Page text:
- Details of the probationary period (if applicable)
You may want to then ask the successful candidate for a signed acceptance of offer to secure their employment.
Step 7: contract of employment and staff handbook
Once the offer is accepted you will then want to have the contract of employment drawn up. This can be handed to the employee before their employment begins and can be signed on the day they start with the company. You must both sign this contract so that it becomes binding and enforceable. It is recommended you get legal assistance with drafting the contract itself to ensure you are protected as much as possible from any potential issues further down the line.
If you are an employer taking on their first employee it is also recommended you have a staff handbook drafted by a solicitor. This handbook should set out various company policies such as:
- Disciplinary policy
- Grievance policy
- Anti-bullying and harassment policy
- Whistleblowing policy
- Social media policy
- Equal opportunities policy
This is not of course an exhaustive list.
The handbook and policies can be tailored to the company. These policies can be non-contractual which means they can be changed without the employee’s consent. Although this may seem like an expense particularly for a small company, it is important to have your policies set out from the beginning of employment. This provides clarity for both you and your employee so you both know where you stand and what is expected of you. It shows you are taking your responsibilities as an employer seriously and it also ensures all employees are treated the same under the same company policies which may help against any potential discrimination or other employment tribunal claims. The staff handbook can save a great deal of stress, time and money for the employer in the long run and it is recommended you have this in place from the beginning.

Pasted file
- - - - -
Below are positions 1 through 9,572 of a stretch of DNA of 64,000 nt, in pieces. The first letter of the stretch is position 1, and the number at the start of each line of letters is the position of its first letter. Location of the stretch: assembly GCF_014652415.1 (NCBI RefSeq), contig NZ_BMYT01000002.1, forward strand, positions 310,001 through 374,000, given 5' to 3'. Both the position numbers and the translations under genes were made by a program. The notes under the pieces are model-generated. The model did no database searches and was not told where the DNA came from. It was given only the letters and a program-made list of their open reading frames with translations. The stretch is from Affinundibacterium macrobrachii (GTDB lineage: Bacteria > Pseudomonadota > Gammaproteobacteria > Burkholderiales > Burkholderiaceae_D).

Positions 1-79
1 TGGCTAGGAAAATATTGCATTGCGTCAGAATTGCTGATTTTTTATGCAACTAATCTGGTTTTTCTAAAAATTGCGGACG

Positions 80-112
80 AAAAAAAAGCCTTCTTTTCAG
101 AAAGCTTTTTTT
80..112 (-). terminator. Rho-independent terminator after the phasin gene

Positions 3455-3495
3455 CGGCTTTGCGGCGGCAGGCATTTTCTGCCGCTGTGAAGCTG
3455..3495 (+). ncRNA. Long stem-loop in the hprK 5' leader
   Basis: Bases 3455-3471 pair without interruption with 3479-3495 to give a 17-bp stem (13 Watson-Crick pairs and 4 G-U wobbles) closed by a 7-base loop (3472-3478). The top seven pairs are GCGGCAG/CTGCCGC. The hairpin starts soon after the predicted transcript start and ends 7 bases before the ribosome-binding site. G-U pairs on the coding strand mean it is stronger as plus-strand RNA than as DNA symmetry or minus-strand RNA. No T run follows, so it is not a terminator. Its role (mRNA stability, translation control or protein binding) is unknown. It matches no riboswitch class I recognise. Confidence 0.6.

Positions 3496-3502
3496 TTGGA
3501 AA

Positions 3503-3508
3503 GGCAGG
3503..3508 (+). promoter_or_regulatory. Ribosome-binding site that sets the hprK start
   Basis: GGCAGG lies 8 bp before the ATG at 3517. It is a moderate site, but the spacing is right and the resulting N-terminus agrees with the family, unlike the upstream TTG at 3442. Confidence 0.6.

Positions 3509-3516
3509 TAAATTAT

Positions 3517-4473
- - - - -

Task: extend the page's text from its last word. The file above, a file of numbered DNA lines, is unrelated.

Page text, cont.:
How can we help?
We hope this article provides some assistance when considering the steps to take when hiring your first employee.
If you are an employer in the Moray area and you require legal advice and assistance with the hiring process, we are here to help. We can advise you on any stage of the process and can draft contracts of employment and a staff handbook should you require this. We also offer employer clients a retainer agreement meaning we can assist you with any employment related query going forward for a fixed fee per month.
Note: This article was first published on the Moray Employment Law website in October 2017.